Speech perception in infancy predicts language development in the second year of life: A longitudinal study

Feng Ming Tsao, Huei Mei Liu, Patricia K. Kuhl

Research output: Contribution to journalReview article

274 Citations (Scopus)

Abstract

Infants' early phonetic perception is hypothesized to play an important role in language development. Previous studies have not assessed this potential link in the first 2 years of life. In this study, speech discrimination was measured in 6-month-old infants using a conditioned head-turn task. At 13, 16, and 24 months of age, language development was assessed in these same children using the MacArthur Communicative Development Inventory, Results demonstrated significant correlations between speech perception at 6 months of age and later language (word understanding, word production, phrase understanding). The finding that speech perception performance at 6 months predicts language at 2 years supports the idea that phonetic perception may play an important role in language acquisition.

Original languageEnglish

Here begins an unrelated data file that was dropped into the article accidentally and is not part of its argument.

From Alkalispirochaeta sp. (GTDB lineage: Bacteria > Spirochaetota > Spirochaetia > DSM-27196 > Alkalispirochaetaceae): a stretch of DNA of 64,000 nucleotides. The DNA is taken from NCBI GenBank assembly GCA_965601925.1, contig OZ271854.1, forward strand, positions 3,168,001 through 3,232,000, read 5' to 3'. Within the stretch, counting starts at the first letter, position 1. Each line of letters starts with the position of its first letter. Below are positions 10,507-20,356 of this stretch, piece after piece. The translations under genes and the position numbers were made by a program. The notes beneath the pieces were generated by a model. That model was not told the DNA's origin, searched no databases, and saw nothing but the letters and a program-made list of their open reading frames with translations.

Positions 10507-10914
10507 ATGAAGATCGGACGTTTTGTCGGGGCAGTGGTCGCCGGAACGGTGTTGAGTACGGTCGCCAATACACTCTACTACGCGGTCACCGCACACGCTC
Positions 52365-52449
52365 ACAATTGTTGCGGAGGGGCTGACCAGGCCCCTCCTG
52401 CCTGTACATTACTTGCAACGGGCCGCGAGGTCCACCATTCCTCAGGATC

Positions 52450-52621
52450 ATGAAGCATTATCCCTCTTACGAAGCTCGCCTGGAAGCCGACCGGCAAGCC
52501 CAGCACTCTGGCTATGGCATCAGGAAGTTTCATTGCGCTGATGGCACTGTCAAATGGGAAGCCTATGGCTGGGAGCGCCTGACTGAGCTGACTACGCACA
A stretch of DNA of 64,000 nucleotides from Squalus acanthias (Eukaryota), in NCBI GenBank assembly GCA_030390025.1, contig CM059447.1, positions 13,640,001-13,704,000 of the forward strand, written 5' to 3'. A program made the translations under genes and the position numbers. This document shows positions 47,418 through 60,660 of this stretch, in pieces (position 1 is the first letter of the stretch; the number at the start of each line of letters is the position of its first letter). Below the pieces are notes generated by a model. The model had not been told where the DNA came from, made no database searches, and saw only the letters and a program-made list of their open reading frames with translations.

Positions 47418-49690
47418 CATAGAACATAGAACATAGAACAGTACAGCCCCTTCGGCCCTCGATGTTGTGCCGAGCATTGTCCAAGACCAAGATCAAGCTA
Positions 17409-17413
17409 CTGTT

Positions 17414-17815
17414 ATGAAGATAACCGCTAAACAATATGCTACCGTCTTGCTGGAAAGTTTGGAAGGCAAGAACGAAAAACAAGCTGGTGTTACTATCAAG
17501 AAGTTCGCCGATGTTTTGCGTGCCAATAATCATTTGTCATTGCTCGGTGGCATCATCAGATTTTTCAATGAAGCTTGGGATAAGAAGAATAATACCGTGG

Pages (from-to)1067-1084
Number of pages18
JournalChild Development
Volume75
Issue number4
DOIs
Publication statusPublished - 2004 Jul 1

Fingerprint

Language Development
Speech Perception
Longitudinal Studies
longitudinal study
Phonetics
Language
language
phonetics
infant
language acquisition
Head
Equipment and Supplies
discrimination
performance

ASJC Scopus subject areas

  • Pediatrics, Perinatology, and Child Health
  • Education
  • Developmental and Educational Psychology

Cite this

Speech perception in infancy predicts language development in the second year of life : A longitudinal study. / Tsao, Feng Ming; Liu, Huei Mei; Kuhl, Patricia K.

In: Child Development, Vol. 75, No. 4, 01.07.2004, p. 1067-1084.

Research output: Contribution to journalReview article

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